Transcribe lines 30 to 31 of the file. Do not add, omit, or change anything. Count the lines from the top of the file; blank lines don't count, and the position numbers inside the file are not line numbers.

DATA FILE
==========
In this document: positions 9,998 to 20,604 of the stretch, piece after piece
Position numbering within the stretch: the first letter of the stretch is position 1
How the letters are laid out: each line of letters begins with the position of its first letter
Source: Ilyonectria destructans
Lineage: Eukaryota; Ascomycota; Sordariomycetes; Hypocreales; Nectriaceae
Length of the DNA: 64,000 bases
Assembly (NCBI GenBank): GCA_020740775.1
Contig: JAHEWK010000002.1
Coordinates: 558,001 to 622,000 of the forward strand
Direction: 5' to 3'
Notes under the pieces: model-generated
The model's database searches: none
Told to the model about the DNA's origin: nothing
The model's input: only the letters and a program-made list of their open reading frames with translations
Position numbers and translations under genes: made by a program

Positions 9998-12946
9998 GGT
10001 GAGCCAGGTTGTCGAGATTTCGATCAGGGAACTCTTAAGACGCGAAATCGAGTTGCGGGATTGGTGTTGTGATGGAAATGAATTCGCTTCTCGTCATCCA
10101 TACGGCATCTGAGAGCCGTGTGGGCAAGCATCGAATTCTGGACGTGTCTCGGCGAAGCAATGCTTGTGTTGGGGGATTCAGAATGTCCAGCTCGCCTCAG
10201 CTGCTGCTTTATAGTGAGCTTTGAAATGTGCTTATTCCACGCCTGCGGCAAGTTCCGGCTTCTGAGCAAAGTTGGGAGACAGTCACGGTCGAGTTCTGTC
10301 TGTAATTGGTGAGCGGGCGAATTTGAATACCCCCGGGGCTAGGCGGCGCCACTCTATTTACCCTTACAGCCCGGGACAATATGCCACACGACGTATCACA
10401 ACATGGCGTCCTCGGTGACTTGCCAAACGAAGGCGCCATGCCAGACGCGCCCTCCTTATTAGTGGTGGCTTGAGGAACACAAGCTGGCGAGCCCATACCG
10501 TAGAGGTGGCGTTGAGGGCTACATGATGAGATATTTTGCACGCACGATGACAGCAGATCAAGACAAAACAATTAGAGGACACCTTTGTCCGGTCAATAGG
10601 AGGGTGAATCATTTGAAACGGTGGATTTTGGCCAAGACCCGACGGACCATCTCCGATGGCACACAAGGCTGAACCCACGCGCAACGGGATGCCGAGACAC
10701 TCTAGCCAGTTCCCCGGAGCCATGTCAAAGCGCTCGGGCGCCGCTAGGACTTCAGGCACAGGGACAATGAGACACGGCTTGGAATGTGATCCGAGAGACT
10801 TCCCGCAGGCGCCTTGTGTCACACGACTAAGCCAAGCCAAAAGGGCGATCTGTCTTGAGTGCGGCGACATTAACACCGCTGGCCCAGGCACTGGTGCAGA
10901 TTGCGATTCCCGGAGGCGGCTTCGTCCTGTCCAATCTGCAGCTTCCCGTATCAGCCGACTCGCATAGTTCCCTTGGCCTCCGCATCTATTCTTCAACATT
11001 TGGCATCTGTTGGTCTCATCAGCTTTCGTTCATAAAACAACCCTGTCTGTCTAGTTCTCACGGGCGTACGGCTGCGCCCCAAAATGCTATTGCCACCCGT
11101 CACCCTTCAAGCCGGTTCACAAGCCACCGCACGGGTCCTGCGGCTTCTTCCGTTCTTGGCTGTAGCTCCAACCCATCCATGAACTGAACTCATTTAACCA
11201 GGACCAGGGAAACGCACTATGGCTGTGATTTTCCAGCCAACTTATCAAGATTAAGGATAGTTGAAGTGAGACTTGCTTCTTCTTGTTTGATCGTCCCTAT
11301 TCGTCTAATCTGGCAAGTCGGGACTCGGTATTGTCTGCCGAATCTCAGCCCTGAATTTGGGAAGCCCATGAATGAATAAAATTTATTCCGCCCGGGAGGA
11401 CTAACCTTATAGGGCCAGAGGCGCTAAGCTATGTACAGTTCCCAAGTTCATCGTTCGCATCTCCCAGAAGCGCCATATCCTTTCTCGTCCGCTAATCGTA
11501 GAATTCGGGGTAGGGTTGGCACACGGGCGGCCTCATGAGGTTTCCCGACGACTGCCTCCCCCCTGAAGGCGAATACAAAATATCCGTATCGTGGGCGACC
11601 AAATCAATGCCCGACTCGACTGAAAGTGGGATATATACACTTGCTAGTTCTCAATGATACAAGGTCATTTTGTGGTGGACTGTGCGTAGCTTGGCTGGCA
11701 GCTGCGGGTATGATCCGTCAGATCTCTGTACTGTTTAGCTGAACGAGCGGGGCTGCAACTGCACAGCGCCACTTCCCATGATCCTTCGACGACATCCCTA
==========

11201 GGACCAGGGAAACGCACTATGGCTGTGATTTTCCAGCCAACTTATCAAGATTAAGGATAGTTGAAGTGAGACTTGCTTCTTCTTGTTTGATCGTCCCTAT
11301 TCGTCTAATCTGGCAAGTCGGGACTCGGTATTGTCTGCCGAATCTCAGCCCTGAATTTGGGAAGCCCATGAATGAATAAAATTTATTCCGCCCGGGAGGA